Obviously, because these are F1 teams there have already been several different approaches to that; Mercedes and Red Bull have very different-looking pieces of carbon fiber along the sides of their cars, which is to be expected. Red Bull's super aggressive, shark-like look shows (via the flow-vis picture above) that airflow is being directed down even on the sides of the cars, being sent along the edge of the chassis and down, rather than spiraling into the air. 

Wet running on Friday showed a bit more of how the aero redesign is working. Although there is a huge plume of spray coming off the back of Lando Norris' McLaren, it's almost exclusively off the rear rather than a wall of water coming up and over the car. You can see a clear line of spray from the front to back wheels, which as Lawrence Butcher highlighted in the tweet above is showing water getting wicked away from spraying up on the tires.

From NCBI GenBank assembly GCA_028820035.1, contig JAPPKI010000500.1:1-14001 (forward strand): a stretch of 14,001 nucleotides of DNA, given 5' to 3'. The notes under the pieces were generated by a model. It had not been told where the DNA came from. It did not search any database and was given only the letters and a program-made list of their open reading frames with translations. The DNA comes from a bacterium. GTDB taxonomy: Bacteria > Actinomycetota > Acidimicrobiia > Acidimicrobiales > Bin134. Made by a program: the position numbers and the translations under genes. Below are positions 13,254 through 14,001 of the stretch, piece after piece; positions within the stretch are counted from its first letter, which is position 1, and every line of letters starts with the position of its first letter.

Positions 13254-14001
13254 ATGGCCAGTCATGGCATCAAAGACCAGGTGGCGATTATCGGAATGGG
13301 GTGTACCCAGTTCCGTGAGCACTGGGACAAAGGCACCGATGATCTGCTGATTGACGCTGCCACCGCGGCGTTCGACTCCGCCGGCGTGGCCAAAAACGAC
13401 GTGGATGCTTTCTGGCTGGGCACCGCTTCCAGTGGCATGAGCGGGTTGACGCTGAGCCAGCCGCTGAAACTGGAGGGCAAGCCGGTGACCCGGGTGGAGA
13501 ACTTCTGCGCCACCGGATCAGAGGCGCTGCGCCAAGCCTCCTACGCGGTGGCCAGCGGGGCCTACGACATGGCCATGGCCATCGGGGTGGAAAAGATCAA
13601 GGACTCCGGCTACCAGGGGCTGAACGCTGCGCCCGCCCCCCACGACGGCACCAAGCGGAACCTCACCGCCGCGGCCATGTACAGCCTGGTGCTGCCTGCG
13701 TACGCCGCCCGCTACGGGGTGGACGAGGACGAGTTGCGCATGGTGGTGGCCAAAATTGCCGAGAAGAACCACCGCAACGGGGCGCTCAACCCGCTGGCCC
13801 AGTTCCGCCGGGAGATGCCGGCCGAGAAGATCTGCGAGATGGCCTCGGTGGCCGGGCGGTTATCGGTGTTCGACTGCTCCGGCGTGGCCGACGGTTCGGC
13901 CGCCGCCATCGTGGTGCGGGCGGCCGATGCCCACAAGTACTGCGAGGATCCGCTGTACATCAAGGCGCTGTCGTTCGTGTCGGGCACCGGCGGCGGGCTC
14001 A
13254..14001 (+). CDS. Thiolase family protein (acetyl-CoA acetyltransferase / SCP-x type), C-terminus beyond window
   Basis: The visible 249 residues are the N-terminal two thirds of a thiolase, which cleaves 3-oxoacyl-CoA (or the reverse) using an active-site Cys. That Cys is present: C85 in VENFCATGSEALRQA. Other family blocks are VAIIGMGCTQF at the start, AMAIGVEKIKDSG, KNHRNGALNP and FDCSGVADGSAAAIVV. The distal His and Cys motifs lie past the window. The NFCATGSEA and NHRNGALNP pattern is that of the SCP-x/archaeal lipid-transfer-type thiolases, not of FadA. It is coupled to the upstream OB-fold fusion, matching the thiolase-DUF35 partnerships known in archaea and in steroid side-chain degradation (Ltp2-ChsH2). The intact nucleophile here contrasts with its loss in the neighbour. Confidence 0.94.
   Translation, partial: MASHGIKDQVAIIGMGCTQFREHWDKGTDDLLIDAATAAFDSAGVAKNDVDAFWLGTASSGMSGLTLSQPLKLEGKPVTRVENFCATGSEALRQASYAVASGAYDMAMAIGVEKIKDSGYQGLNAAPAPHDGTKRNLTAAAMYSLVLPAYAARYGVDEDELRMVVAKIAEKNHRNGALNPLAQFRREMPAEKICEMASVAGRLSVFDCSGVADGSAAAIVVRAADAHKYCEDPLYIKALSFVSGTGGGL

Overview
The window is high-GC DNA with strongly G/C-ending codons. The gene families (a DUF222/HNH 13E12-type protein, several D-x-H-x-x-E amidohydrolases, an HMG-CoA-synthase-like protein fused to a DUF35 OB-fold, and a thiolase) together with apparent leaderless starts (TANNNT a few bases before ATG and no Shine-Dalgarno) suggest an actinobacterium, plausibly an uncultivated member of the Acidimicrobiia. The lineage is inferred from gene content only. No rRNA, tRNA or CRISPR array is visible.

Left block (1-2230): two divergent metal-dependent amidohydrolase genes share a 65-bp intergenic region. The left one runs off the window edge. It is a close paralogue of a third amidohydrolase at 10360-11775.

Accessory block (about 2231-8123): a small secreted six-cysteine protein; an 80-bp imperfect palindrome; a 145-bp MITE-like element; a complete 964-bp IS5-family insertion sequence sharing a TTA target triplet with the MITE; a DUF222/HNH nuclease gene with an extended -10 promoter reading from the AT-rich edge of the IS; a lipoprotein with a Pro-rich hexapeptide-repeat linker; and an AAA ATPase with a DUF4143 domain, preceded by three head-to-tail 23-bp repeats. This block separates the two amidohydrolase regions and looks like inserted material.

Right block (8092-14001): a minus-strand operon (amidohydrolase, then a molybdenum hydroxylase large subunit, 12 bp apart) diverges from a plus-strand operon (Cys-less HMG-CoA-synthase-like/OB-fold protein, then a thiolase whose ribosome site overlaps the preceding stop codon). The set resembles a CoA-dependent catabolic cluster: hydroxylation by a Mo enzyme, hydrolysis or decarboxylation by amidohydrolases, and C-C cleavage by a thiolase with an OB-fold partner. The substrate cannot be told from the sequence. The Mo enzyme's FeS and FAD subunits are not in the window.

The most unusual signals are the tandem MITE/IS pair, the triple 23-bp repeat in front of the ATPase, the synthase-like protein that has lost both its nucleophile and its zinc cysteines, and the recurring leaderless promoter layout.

In the shot below of Nicholas Latifi in the Williams, you can see it even stronger, the way the water is mostly being sluiced under the bodywork, rather than flung into the air. Hopefully, that not only means there's less of an airflow issue around the cars but that we won't see a repeat of last year's Belgian "race," where the spray was so awful drivers couldn't do anything other than a few laps behind the safety car. The image on the right is Max Verstappen on that Spa weekend and you can clearly see a much bigger spray effect from the front wing onwards.

That doesn't mean F1 has solved its dirty air problem completely or for good, of course. And there are other things, like a persistent front-to-rear rolling motion that cars are experiencing called porpoising, which definitely needs to be fixed. But just maybe, fingers crossed, this has actually been a change for good in terms of the technical regulations. 

The 2022 F1 season kicks off on March 18 at the Bahrain Grand Prix.